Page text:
The structure of these tests is often similar to the final exams of the corresponding college course, and they are designed to allow you to show your mastery of the subject matter that would be learned throughout the duration of the class. Not every school offers Challenge Exams, but if your school does offer them, they can be a low-cost, convenient option for knocking some time and money off of your degree program.

Advanced Placement and Dual Credit Options

Are you a high school student that wants to get a head start on your degree? Or maybe you’ve looked through your degree course descriptions and feel like you already know the material? Then there are several options available for you get dual credit or advanced placement in order to get through college faster!

The most common options offered by colleges and universities include:

  • Advanced Placement (AP) Programs: AP credit can be earned by taking an examination and achieving a score of three or higher. If you pass the exam, your school may offer credit towards your degree program or give you advanced standing so you can skip over some of the general courses – shortening your degree timeframe!
  • Dual Credit Options: This option is open to high school students that want to earn college credit while completing their high school graduation requirements. By taking college-level courses at your high school, you will earn credit that will appear on a transcript that you can submit to your future college.
  • International Baccalaureate (IB): Another option for high schoolers to earn credit before graduation is through the IB Diploma Program. During your junior and senior years, you can complete a rigorous course of study that translates into credit accepted at recognized colleges around the world.

Like other credit for prior learning options, each college and university has its own set of regulations for the number and type of credit they will accept. Choosing to get started on your degree program while still in high school is an excellent way for driven students to fast-track their future education, but it is important to do your research before deciding on the route that is best for you.

How to Get College Credit for What You Already Know

Education is not a one-size-fits-all journey, and if you’re anything like me, you know that valuable skills and knowledge can be gained through life and job experience in addition to sitting through college classes!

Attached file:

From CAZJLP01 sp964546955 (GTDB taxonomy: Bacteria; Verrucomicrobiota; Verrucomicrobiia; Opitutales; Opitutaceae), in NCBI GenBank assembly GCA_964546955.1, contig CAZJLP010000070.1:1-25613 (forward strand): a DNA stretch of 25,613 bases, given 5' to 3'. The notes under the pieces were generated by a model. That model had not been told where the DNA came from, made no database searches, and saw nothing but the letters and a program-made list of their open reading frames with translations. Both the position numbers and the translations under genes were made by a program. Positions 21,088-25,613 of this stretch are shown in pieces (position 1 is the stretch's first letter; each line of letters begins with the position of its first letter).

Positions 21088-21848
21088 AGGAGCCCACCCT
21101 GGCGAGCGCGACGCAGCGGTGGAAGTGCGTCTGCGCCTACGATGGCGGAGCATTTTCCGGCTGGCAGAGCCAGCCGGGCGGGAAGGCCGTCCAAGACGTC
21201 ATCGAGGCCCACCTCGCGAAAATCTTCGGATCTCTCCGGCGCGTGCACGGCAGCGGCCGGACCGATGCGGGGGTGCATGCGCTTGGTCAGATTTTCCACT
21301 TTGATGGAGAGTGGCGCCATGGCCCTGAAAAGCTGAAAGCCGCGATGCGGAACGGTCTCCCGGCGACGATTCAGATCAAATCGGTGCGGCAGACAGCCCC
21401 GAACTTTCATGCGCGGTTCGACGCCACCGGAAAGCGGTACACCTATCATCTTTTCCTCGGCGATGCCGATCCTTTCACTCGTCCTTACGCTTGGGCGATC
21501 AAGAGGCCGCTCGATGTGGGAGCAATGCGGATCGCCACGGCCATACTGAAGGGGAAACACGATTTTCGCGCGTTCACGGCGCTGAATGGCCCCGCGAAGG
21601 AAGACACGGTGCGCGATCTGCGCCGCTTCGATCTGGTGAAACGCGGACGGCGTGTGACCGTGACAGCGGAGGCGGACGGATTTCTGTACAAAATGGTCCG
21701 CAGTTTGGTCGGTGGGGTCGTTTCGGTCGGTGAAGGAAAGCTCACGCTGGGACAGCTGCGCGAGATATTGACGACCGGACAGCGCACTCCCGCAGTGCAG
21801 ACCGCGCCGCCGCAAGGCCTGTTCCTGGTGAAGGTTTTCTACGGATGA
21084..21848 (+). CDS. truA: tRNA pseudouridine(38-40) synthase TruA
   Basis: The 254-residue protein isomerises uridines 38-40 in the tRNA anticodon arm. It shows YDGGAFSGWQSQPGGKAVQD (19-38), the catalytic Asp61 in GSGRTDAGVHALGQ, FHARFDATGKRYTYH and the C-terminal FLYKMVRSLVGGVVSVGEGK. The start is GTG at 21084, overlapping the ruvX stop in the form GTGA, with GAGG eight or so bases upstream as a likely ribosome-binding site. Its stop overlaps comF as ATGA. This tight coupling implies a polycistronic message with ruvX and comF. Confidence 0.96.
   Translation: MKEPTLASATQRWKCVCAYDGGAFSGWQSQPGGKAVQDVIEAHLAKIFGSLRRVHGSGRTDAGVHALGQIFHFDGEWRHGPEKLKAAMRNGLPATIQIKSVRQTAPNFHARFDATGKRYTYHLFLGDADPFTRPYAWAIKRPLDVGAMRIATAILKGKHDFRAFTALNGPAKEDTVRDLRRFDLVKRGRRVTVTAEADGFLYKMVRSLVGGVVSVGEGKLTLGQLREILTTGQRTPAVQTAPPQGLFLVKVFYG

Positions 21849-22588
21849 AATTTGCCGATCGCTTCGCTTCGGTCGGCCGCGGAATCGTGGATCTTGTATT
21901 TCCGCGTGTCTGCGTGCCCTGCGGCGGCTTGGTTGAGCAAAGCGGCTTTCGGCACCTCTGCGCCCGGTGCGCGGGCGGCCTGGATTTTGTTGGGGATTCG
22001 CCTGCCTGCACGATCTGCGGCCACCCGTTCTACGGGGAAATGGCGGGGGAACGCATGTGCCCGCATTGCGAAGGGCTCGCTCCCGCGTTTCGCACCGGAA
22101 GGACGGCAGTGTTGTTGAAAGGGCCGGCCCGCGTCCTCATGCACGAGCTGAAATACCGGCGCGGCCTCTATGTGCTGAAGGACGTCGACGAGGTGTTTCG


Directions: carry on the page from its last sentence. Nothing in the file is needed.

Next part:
There are many ways that we learn skills throughout life – from traveling and acquiring new languages to military service or on-the-job training experience. If you feel that your journey has taught you the same set of skills found in general degree classes, then exploring your options for getting credit for prior learning is worth looking into!

Credit for Prior Learning Portfolio

If you’d like to earn college credit without taking exams, you can try and showcase your knowledge of specific subject areas to your school through what is called credit for prior learning portfolio. Think of this portfolio as an abbreviated snapshot of all of the training, certifications, and specialty skills you’ve picked up along the way.

Each school has its own process for submitting a portfolio, but here are some basic steps to get you started:

  • Evaluate the course descriptions of your classes to determine which courses you would like to receive credit for with a portfolio.
  • Meet with your academic advisor to get a full understanding of your school’s policies
  • Gather all required documentation to meet your college’s portfolio requirements
  • Submit your portfolio for review, and pay the required fees outlined by your school

As with other credit for prior learning options, there is no set standard for what your college is required to accept as credit towards your degree program. Some schools may only allow a few credits to be earned through a portfolio, while others may allow you to submit portfolios for multiple courses.

Military Training and Service

Like all Americans, I’ve always had great respect for members of our armed forces, and the skills that you learned throughout your military service are applicable well beyond your job duties. There are several ways that you can turn your military experience into college credit, and a joint services transcript is probably the most common option. This official record of your training is approved by ACE Credit and can be submitted to your school for consideration in earning credit towards a degree.

In addition to a joint services transcript, you also have the option of testing out of classes through examinations such as the DSST and CLEP. You can even get the fee for your first attempt on a DSST exam covered by showing proof of your military service! Another route you can take is to submit a prior learning portfolio to your school that showcases your skills, certification, and training that relates to specific college classes.

Universities Offering Credit for Prior Learning Opportunities

The universities below offer credit for prior learning opportunities, but it’s important to verify credit-granting policies directly with the university.

University Accreditation
Adelphi University Middle States Commission on Higher Education
Albertus Magnus College New England Commission of Higher Education
Alverno College Higher Learning Commission
American Sentinel University Distance Education Accrediting Commission
Andrews University Higher Learning Commission
Anoka Ramsey Community College Higher Learning Commission
Berklee College of Music New England Commission of Higher Education
Blackhawk Technical College Higher Learning Commission
Boise State University Northwest Commission on Colleges and Universities
Broward College Southern Association of Colleges and Schools